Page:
July 21, 2014
CanChild Today

In this issue of CanChild Today, we have highlighted new resources on the CanChild website, as well as recent publications by CanChild scientists, research associates, international collaborators, and post doctoral fellows. Please feel free to share CanChild resources and this newsletter with family, friends and colleagues. They can subscribe to the CanChild Today e-Newsletter for free by registering here. Our past issues are archived on the CanChild website, and can be accessed here! Check our What's New page for new postings on our website.

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CanChild's 25th Anniversary!
June 23rd marked the launch of CanChild's 25th Anniversary Celebration! McMaster leaders, CanChild friends, families and supporters gathered to congratulate the team! As part of the event, CanChild unveiled the redesign of the CanChild homepage, the new communications room, and the winners of the Art Contest. Over the next year, we have many more exciting initiatives planned... so don't forget to 'like' us on Facebook, follow us on Twitter, or check back on the CanChild website to keep updated on these initiatives! Click here to view a video celebrating 25 years of success at CanChild
Resources on the CanChild website (www.canchild.ca)!
New Brain Injury/Concussion Section on Website!
Brain injury/concussion is a serious and common condition in children and youth. We are excited to announce that we have developed a section on our website specifically dedicated to this topic! Here you will find helpful resources including the signs and symptoms of concussion and important child specific return to activity and return to school concussion guidelines. Click here to check out the newest addition to our website and to learn more about brain injury research at CanChild!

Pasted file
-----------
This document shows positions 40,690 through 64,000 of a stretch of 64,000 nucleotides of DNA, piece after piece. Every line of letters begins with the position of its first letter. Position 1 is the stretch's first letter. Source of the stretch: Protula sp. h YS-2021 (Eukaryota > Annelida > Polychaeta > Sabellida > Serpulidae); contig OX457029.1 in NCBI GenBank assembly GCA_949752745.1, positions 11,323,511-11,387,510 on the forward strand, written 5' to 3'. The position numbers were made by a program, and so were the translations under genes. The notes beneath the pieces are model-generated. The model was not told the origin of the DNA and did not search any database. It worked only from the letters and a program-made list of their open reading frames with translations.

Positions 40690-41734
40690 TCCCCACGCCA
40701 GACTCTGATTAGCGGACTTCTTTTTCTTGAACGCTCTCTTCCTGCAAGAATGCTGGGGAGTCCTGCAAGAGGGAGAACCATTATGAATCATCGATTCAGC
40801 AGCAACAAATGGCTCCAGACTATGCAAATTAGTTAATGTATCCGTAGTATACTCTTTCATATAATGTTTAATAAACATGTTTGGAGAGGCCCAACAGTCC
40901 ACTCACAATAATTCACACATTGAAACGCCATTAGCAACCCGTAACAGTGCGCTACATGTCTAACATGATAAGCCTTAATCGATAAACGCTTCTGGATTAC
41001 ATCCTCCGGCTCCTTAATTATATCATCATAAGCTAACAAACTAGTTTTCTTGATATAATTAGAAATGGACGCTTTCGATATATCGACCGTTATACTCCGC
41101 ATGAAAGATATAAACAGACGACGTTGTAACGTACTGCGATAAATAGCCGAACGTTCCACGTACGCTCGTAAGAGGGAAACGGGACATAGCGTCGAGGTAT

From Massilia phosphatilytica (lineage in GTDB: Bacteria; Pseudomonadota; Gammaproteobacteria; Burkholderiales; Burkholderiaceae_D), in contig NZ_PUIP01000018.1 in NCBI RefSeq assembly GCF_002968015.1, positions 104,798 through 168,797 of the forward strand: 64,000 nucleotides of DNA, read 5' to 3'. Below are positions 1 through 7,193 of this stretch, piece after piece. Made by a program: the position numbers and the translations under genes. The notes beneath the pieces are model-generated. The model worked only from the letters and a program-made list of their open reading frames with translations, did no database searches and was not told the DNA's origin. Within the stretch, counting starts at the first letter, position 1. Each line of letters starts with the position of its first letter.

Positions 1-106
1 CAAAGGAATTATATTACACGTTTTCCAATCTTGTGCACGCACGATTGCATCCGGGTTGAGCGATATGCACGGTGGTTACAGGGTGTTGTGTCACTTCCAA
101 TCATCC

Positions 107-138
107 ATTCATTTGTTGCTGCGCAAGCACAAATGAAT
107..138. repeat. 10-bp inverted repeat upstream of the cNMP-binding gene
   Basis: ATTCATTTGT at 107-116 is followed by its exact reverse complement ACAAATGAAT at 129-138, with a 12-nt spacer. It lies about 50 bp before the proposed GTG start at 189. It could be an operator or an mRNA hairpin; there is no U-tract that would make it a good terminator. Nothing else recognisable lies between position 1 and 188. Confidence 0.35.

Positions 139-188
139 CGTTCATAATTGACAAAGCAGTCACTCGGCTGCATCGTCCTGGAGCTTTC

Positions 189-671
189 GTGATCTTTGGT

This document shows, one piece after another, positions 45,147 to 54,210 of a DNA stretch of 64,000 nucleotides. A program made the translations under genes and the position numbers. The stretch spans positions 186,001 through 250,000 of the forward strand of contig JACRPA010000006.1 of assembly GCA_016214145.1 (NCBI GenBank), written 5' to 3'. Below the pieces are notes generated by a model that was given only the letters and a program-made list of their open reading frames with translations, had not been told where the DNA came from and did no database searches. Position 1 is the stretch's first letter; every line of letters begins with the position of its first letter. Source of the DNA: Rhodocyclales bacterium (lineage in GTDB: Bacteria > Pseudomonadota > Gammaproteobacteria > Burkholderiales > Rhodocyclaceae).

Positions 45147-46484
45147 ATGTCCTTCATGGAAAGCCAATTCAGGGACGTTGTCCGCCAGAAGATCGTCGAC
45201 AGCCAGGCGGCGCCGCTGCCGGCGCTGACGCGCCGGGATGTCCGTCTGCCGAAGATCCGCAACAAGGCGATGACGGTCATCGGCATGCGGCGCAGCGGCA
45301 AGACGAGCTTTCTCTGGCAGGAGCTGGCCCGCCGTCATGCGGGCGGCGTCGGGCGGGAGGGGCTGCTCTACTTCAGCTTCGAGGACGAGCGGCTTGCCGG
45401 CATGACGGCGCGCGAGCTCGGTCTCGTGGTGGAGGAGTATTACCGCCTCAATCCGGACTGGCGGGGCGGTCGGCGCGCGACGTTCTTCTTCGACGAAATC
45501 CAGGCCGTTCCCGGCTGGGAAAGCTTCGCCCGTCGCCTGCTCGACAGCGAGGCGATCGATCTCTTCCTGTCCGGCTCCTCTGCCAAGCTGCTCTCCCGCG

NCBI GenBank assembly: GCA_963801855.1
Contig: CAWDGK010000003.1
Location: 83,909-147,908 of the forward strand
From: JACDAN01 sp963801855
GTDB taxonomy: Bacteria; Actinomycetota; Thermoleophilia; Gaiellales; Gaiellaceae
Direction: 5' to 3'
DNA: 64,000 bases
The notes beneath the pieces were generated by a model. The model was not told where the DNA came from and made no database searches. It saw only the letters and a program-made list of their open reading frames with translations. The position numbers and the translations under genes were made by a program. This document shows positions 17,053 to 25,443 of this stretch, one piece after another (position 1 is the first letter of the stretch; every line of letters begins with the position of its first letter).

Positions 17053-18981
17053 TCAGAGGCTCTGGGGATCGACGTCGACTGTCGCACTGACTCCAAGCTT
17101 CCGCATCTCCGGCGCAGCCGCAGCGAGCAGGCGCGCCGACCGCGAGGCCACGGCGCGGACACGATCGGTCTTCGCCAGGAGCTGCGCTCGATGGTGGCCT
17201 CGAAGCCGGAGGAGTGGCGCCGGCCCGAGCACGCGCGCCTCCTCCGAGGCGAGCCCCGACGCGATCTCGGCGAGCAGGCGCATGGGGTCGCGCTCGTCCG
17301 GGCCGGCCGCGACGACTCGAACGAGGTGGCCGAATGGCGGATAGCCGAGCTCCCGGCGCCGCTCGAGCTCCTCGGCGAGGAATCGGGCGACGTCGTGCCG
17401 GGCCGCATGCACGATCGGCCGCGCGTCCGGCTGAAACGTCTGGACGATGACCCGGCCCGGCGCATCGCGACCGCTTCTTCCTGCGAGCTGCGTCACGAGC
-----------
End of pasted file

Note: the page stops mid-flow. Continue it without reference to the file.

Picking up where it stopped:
New F-Words in Childhood Disability Section!
Resources related to Drs. Rosenbaum and Gorter's 2012 paper titled: "The 'F-words' in Childhood Disability: I swear this is how we should think!" are now available in a new section of the CanChild website. Inspired by over two decades of CanChild research and discussion, the section features six 'F-words' in childhood disability based on the World Health Organizations (WHO's) International Classification of Functioning, Disability and Health (ICF) framework - Function, Family, Fitness, Fun, Friends, and Future. Explore the new resources and view a short video about the 'F words' in childhood disability! 
Recent Publications by CanChild Members
Promoting leisure participation as part of health and well-being in children and youth with cerebral palsy
This article published in Journal of Child Neurology special issue on advances in cerebral palsy (CP) summarizes recent findings and suggests important topics to consider in exploring leisure pursuits with children and youth with CP and their families. Participation in leisure is important for children's development and health. Several factors influence children's participation in leisure. Strategies to promote leisure participation include child-focused strategies, physical-environmental strategies, and social environment strategies. Multidisciplinary efforts should address this issue with families and to advocate for participation. Authors: K Shikako-Thomas, N Kolehmainen, M Ketelaar, M Bult, M Law. Abstract. 
Family-centered care for children with cerebral palsy: Conceptual and practical considerations to advance care and practice